• 74.  
    "Gooid gracious!" cried Susy, one fine summer's morn,
    "Here's a bonny to do! aw declare! Aw wor nivver soa capt sin th' day aw wor born!
  • 75.  
    They reckon to brew a gooid sup o' ale in October, an' they call it "Prime owd October." Ther's monny a war thing i'th' world nor a sup o' gooid drink. Landlords an' teetotal-lecturers manage to get a livin' aat on it some way; - but it's th' same wi' ale as wi' iverything else nah days, - it's nowt made on unless it's sharp. It's a sharp age we live in; - hand-loom waivin' an' stage coaches are all too slow; iverybody an' iverything keeps growin' sharper. But we arn't as sharp as what they are i' 'Merica yet - they're too sharp. They tell me they ha' to lapp thersen up i' haybands afoor they goa to bed, for fear o' cuttin' th' sheets. Aw heeard tell o' one chap runnin' a race wi' a flash o' leetnin', an' they say he'd ha' won but for one ov his gallus buttons comin' off. An' another 'at used to mak leather garters an' throw 'em ovver his heead, an' he could mak 'em soa sharp 'at he allus kept one pair flyin'. He worn't a bad hand at his job, he worn't that. One day aw axed a chap 'at had been, "if they wor raylee as sharp as what fowk gave 'em credit for?" "Why," he says, "they wor sharper nor aw liked on, or else aw shouldn't ha' come back; but aw couldn't get on noa rooad: aw tried two or three different trades, but aw made nowt aat, an' at last aw set up as tubthumper; but that wodn't do. They niver wanted ought makkin' - they wor too sharp for that; they allus brought yo summat to mend; - becoss they knew a chap couldn't charge as mich for mendin' an owd tub as for makkin' a new en; soa if they'd ony sooart ov a owd tub lagg, or a piece of a barrel bottom, they browt it to get mended into a new tub. Aw did as weel as aw could amang it; but one day a chap comes in an' says, 'Aw want yo to do a bit o' repairin' for me.' 'Varry gooid, sur,' says aw, 'an' what might yo be wantin?' 'Well,' he says, 'aw've an owd bung hoil here, do yo think yo could fit me a fresh barrel to it?' Aw niver spake for a minit, then aw says, 'wod yo be gooid enuff to lend me a hand to put theas shuts up?' 'Wi' pleasure, sur,' he said, an' he did, an' aw left th' job an' coom hooam, for aw thowt they wor rayther too sharp." Mun, a chap can be too sharp sometimes. My advice is, be as sharp as yo like, if yo're sharp in a reight way, but thers some things it's as weel to be slow abaat. Be slow to do a shabby trick, an' be sharp to help a poor body 'at needs it. Be slow to see other fowk's faults, an' be sharp to improve yor own. Be slow to scandalise yor neighbors, an' keep a sharp luk aat to steer clear ov iverybody else's business; yo'll find it 'll give yo moor time to luk after yor own.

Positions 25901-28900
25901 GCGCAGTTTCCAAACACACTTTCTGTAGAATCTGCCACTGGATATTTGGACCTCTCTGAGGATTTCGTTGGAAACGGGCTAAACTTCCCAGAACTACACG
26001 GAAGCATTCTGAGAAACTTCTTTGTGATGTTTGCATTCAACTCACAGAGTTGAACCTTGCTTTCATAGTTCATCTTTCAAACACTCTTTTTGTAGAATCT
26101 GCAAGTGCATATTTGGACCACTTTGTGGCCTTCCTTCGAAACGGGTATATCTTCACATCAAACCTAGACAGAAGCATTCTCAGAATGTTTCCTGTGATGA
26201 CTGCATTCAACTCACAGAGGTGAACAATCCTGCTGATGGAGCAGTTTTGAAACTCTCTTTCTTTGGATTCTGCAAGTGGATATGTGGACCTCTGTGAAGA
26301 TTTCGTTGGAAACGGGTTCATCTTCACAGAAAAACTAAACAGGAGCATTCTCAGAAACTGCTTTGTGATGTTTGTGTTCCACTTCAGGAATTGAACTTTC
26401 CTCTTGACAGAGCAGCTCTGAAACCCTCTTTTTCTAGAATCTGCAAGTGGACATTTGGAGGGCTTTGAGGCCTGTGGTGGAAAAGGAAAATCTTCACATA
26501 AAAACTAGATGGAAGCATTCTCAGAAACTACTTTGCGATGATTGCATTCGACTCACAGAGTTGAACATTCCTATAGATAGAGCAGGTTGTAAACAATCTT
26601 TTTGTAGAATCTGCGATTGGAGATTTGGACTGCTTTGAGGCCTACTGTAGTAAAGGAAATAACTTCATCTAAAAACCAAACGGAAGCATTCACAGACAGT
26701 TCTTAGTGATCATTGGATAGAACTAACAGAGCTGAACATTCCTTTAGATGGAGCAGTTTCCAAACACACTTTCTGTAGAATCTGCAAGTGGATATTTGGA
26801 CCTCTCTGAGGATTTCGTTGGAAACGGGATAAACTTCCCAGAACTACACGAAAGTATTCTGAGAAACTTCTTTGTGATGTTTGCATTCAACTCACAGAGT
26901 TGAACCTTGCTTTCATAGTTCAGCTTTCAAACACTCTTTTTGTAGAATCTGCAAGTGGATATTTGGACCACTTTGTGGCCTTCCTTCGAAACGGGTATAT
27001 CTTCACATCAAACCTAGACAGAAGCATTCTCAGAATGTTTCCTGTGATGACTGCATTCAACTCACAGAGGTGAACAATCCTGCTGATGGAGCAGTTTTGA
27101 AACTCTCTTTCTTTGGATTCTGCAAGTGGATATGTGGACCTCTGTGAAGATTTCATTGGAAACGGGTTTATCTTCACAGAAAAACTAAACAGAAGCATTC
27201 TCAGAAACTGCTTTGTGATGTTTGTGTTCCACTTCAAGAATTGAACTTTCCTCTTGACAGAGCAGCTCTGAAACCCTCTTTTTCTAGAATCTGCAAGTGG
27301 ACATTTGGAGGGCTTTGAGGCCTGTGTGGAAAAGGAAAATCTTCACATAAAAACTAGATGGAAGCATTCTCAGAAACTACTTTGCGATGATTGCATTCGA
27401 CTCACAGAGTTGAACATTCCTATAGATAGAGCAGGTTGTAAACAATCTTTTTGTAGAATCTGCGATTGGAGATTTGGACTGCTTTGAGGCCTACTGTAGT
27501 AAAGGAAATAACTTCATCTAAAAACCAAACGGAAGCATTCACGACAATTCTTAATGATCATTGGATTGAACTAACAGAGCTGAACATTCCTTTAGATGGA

• 76.  
    Little patt'rin, clatt'rin feet,
    Runnin raand throo morn to neet; Banishin mi mornin's nap, -
  • 77.  
    What's a poor lass like me to do,
    'At langs for a hooam ov her own? Aw'm a hale an bonny wench too,
  • 78.  
    A little lad, - bare wor his feet,
    His 'een wor swell'd an red, Wor sleepin, one wild New Year's neet, -
  • 79.  
    Why the dickens do some fowk keep thrustin,
    As if th' world hadn't raam for us all? Wi consarn an consait they're fair brustin,
  • 80.  
    Aw'd rayther face a redwut brick,
    Sent flyin at mi heead; Aw'd rayther track a madman's steps,
  • 81.  
    A gradely chap wor uncle Ben
    As ivver lived i'th' fowd: He made a fortun for hissen,
  • 82.  
    Goa hooam, - tha little drabbled brat,
    Tha'll get thi deeath o' cold; Whear does ta live? Just tell me that,
  • 83.  
    Down in the deeps of dark despair and woe; -